So now it's worth less than it was worth in 2008, or in a hypothetical 2013 with 2008's credit conditions (what?). In fact, it has negative value, which is weird in a put option, but not that weird in life. It's like insurance: You pay a premium every month, and it pays off when things go bad. Some months the premium is worth more than the insurance, in expectation, and some months it's worth less. That's how insurance works: It looks like a bad deal in good times, but a good deal in bad times.

Now you might say: But banks don't pay for the too-big-to-fail subsidy! We need to charge them for it! But I'm not quite sure that's true. Here is a study arguing that post-crisis banking reforms cost the six biggest U.S. banks about $35 billion a year, most of that from increased capital requirements. Some of those requirements apply mostly to the biggest banks, and there are other bigness-focused requirements too -- stress tests, living wills, liquidity buffers -- that further push up the cost of being big. These costs aren't explicitly paid to the government as insurance premium, but that's okay: The government imposes those costs in order to reduce the likelihood that the insurance will have to pay.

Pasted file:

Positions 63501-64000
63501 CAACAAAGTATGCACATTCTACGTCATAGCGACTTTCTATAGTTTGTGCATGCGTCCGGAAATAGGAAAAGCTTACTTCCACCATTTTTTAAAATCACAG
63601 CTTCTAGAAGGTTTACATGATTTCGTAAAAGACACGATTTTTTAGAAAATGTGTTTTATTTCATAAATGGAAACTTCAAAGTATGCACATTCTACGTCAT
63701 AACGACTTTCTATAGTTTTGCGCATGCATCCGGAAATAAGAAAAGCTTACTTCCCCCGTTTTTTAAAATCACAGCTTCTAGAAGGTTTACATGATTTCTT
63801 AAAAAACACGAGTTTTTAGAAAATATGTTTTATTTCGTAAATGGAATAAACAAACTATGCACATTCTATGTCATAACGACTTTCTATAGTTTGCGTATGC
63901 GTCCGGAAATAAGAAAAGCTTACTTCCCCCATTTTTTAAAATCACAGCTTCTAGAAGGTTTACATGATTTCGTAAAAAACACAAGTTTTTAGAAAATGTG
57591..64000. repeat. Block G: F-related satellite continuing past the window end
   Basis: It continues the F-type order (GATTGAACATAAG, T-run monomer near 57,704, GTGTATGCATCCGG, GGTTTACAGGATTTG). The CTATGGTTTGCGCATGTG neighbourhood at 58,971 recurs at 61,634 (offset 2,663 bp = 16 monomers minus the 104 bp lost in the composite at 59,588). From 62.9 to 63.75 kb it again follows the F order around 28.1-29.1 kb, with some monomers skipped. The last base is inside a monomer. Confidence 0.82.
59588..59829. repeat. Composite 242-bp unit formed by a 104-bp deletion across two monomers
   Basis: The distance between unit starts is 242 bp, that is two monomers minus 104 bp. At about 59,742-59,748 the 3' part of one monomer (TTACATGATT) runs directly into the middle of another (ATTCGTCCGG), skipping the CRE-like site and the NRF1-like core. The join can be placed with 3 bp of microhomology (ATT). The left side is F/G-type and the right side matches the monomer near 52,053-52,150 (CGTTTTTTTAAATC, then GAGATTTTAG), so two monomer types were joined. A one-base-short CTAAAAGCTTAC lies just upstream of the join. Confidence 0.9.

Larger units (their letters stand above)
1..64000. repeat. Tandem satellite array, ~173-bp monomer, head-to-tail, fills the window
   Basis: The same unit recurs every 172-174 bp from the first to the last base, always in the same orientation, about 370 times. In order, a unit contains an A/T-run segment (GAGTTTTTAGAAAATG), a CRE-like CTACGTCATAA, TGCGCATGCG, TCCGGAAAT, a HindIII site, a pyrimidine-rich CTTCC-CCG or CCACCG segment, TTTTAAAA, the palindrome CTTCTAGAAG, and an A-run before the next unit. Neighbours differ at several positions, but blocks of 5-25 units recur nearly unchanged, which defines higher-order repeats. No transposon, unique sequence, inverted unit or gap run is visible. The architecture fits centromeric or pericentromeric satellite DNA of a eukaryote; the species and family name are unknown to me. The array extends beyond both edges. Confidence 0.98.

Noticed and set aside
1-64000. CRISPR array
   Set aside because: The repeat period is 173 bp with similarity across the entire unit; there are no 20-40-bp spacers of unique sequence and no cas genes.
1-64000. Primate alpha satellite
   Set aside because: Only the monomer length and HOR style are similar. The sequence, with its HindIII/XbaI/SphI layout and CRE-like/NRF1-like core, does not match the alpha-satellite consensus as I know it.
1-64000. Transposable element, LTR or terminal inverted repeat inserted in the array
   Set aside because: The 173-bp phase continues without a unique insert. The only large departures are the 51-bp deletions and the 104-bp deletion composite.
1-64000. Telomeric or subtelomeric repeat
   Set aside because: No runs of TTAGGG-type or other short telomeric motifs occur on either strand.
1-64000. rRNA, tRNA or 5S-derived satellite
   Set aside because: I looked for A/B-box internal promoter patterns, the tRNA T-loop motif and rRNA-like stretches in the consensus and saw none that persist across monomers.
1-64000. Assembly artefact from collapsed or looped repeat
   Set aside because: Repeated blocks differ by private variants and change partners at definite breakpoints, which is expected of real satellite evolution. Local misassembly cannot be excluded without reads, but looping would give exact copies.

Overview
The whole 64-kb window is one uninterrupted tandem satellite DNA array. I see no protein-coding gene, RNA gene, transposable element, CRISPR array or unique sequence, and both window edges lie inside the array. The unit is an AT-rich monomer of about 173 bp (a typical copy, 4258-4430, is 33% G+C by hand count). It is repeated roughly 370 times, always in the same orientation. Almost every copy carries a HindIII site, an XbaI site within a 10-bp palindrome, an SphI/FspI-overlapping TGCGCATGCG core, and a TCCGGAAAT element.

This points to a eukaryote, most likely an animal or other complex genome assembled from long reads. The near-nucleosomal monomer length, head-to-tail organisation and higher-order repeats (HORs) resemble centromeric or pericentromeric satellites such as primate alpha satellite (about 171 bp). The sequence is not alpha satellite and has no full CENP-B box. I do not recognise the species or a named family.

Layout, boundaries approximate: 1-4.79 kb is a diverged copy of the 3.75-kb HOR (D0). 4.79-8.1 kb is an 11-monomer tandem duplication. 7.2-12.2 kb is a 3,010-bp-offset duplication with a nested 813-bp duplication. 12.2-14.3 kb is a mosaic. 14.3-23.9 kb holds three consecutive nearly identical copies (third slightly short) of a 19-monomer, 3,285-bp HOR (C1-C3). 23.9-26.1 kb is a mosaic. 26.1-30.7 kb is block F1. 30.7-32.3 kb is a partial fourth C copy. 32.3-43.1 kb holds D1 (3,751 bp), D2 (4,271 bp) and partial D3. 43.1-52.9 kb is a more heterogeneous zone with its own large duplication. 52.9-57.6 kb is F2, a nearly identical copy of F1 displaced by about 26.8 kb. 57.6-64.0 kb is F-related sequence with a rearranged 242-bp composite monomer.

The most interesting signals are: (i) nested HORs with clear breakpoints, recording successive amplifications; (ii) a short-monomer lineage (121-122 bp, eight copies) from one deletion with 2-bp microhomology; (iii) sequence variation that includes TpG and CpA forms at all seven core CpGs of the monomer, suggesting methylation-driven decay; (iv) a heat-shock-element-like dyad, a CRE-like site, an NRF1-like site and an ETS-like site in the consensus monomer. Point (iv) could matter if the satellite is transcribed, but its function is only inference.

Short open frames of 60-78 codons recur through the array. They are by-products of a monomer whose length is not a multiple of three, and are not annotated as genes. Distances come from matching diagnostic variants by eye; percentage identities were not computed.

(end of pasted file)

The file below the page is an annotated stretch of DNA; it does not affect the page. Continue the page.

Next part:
A simpler way of putting this is: Big banks actually have higher funding costs than little banks. If you try to isolate their bond funding costs, and then regress against various measures of credit quality, you'll get whatever you get depending on what you regress. But if you just divide funding costs (interest expense and maybe cost of equity) by assets, the big banks have higher costs, because they rely more on expensive long-term funding than on the cheap financing (mainly deposits) that little banks use. That more expensive funding is the premium they pay for their improved odds of getting a bailout.

The Bloomberg View editors remain troubled by too-big-to-fail, and fair enough. But it's worth spending a few minutes pretending to take this GAO report literally, because if you do, its message is something like: Bigness is not the problem. In 2014, in good credit conditions, big banks can ... fail? Probably? Maybe? That's what Dodd-Frank's "living wills" and "orderly liquidation authority" mean: There are mechanisms for regulators to come in, grab a bank, zero its equity, write down its holding-company creditors, and keep its systemic businesses intact and functioning.